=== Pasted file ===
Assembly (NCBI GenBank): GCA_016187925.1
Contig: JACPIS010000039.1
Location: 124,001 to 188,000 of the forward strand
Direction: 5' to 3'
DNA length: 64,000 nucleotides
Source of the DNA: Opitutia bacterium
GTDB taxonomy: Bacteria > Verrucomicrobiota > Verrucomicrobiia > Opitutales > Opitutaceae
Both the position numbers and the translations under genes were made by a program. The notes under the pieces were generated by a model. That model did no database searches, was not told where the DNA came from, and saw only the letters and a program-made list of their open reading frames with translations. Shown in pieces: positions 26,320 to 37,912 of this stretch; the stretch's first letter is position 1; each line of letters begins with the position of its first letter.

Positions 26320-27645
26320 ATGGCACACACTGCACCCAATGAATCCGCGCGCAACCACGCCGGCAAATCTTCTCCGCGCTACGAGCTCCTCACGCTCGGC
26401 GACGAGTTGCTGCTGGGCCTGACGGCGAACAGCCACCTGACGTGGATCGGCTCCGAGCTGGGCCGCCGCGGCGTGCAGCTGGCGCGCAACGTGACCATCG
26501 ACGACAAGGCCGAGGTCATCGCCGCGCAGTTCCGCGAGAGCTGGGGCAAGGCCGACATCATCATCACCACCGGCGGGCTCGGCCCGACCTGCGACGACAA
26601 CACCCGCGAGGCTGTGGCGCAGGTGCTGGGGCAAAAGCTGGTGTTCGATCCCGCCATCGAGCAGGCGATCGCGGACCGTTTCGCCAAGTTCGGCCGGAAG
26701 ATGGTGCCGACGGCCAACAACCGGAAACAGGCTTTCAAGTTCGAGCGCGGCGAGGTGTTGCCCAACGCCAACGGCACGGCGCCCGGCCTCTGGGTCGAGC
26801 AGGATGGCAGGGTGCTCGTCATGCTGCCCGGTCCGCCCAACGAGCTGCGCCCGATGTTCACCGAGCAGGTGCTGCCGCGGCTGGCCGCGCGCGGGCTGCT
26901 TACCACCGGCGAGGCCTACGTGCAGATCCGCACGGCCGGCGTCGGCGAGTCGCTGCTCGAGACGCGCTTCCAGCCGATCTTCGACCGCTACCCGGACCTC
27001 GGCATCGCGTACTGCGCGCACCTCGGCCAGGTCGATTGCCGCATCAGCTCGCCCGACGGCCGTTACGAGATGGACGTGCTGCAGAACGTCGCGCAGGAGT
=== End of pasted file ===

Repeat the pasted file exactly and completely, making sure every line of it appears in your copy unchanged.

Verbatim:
Assembly (NCBI GenBank): GCA_016187925.1
Contig: JACPIS010000039.1
Location: 124,001 to 188,000 of the forward strand
Direction: 5' to 3'
DNA length: 64,000 nucleotides
Source of the DNA: Opitutia bacterium
GTDB taxonomy: Bacteria > Verrucomicrobiota > Verrucomicrobiia > Opitutales > Opitutaceae
Both the position numbers and the translations under genes were made by a program. The notes under the pieces were generated by a model. That model did no database searches, was not told where the DNA came from, and saw only the letters and a program-made list of their open reading frames with translations. Shown in pieces: positions 26,320 to 37,912 of this stretch; the stretch's first letter is position 1; each line of letters begins with the position of its first letter.

Positions 26320-27645
26320 ATGGCACACACTGCACCCAATGAATCCGCGCGCAACCACGCCGGCAAATCTTCTCCGCGCTACGAGCTCCTCACGCTCGGC
26401 GACGAGTTGCTGCTGGGCCTGACGGCGAACAGCCACCTGACGTGGATCGGCTCCGAGCTGGGCCGCCGCGGCGTGCAGCTGGCGCGCAACGTGACCATCG
26501 ACGACAAGGCCGAGGTCATCGCCGCGCAGTTCCGCGAGAGCTGGGGCAAGGCCGACATCATCATCACCACCGGCGGGCTCGGCCCGACCTGCGACGACAA
26601 CACCCGCGAGGCTGTGGCGCAGGTGCTGGGGCAAAAGCTGGTGTTCGATCCCGCCATCGAGCAGGCGATCGCGGACCGTTTCGCCAAGTTCGGCCGGAAG
26701 ATGGTGCCGACGGCCAACAACCGGAAACAGGCTTTCAAGTTCGAGCGCGGCGAGGTGTTGCCCAACGCCAACGGCACGGCGCCCGGCCTCTGGGTCGAGC
26801 AGGATGGCAGGGTGCTCGTCATGCTGCCCGGTCCGCCCAACGAGCTGCGCCCGATGTTCACCGAGCAGGTGCTGCCGCGGCTGGCCGCGCGCGGGCTGCT
26901 TACCACCGGCGAGGCCTACGTGCAGATCCGCACGGCCGGCGTCGGCGAGTCGCTGCTCGAGACGCGCTTCCAGCCGATCTTCGACCGCTACCCGGACCTC
27001 GGCATCGCGTACTGCGCGCACCTCGGCCAGGTCGATTGCCGCATCAGCTCGCCCGACGGCCGTTACGAGATGGACGTGCTGCAGAACGTCGCGCAGGAGT